Interview with Jennifer E. Smith
Books Divas scored an interview with Jennifer E. Smith, author of The Comeback Season and You Are Here!
Your previous novel, The Comeback Season, and your latest novel, You Are Here, both portray young outsiders who are coping with loss. Why are you drawn to these sorts of characters and situations?
I’ve always been interested in books that move me in some way. Reading is an act of faith; you give yourself over to these characters, go along for a journey with them, and then end up somewhere completely different than where you started. I find myself drawn to books where that journey feels particularly meaningful. Reading about the superficial concerns of the most popular girl at school has never been nearly as interesting to me as the girl watching from the sidelines with a great big hole in her heart. I guess you could say that I write to find out the shape of that hole, and what it was that once fit there.
When I was young I always thought it would be great to have a twin because then I would always have someone to play with. It is interesting to think about that now in the context of your book, and Emma’s longing to fit in. Did you feel this way at all when growing up?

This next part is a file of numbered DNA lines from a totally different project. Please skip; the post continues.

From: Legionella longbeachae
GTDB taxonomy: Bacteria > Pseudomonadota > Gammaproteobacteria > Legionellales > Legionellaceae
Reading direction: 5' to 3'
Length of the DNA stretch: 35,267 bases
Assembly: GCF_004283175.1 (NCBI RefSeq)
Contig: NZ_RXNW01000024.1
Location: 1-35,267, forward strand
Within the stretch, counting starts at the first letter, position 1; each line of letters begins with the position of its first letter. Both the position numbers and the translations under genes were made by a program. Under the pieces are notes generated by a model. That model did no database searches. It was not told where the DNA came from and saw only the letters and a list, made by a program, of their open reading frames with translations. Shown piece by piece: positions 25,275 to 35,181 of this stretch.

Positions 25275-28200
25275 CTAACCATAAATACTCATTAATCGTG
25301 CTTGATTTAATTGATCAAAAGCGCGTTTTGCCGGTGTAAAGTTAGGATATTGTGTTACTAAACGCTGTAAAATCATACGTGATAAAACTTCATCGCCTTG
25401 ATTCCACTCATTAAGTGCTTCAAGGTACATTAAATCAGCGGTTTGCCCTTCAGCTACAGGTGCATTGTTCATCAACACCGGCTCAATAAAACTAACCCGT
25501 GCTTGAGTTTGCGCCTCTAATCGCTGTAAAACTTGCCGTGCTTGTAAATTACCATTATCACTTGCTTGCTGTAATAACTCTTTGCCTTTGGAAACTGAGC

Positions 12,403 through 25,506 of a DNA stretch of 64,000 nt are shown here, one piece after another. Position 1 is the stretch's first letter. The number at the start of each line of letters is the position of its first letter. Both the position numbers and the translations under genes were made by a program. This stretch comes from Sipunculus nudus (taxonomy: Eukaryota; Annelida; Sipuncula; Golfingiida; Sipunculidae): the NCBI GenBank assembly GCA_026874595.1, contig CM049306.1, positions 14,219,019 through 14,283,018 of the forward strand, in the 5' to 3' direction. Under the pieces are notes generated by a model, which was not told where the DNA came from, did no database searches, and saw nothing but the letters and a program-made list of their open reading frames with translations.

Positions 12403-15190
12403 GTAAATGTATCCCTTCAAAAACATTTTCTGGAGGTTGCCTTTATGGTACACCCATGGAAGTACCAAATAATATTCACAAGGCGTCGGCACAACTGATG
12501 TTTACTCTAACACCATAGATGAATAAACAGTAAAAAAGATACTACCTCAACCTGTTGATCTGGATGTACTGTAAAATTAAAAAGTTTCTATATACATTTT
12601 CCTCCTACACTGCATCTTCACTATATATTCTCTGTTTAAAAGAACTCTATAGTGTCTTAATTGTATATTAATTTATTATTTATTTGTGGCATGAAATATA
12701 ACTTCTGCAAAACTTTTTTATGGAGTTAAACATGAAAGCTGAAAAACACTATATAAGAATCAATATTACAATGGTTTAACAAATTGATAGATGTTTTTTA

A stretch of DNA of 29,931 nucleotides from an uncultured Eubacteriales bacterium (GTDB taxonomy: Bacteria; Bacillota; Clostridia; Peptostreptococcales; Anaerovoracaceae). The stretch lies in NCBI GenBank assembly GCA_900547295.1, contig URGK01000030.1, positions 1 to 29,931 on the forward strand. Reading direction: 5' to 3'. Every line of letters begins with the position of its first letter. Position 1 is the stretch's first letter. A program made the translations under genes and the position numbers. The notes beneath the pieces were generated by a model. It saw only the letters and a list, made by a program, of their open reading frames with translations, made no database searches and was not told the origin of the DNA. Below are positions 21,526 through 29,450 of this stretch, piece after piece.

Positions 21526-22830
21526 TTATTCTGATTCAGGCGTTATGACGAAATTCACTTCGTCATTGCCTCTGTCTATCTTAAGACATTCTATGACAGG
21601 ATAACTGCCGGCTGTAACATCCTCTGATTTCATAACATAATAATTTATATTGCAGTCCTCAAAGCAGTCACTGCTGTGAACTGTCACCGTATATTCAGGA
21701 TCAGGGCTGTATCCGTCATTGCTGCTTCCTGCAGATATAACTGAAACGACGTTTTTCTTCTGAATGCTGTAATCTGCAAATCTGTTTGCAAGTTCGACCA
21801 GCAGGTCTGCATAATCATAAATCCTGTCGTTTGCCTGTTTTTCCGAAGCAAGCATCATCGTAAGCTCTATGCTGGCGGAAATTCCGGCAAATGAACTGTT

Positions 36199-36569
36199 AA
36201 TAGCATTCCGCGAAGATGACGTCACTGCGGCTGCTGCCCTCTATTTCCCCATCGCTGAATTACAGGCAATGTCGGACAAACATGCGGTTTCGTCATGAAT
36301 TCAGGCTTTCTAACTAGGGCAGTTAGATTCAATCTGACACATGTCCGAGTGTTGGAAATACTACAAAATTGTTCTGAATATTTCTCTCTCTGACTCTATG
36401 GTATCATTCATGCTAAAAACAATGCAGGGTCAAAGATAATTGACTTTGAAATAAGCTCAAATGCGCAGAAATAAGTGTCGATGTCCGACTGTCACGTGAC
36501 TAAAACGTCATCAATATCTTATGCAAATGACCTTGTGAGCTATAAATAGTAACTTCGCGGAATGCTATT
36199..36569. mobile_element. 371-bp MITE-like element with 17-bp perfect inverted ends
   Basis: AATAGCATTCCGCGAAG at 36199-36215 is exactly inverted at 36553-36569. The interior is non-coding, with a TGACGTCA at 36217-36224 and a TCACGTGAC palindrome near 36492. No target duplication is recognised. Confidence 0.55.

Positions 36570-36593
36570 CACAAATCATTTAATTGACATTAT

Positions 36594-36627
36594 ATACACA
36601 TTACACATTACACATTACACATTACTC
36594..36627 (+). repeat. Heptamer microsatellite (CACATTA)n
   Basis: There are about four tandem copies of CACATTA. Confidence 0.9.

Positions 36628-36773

I think everyone’s probably been fascinated by the idea of having a twin some point; I certainly was as a kid. You can’t help wondering what it would be like to grow up alongside someone as closely as that. Of course, the reality is that twins argue and fight and get on each other’s nerves just like any other siblings, but there’s this illusion of togetherness that really appeals to Emma in the book. Her siblings are all much older, so even though her family is fairly big, she feels like she got cheated out of all that comes along with that – the raucous dinners, the family road trips, the teasing and fighting and affection – and thinks everything would have been different had her twin survived. And maybe it would have. But then she might not have needed Peter as much as she did!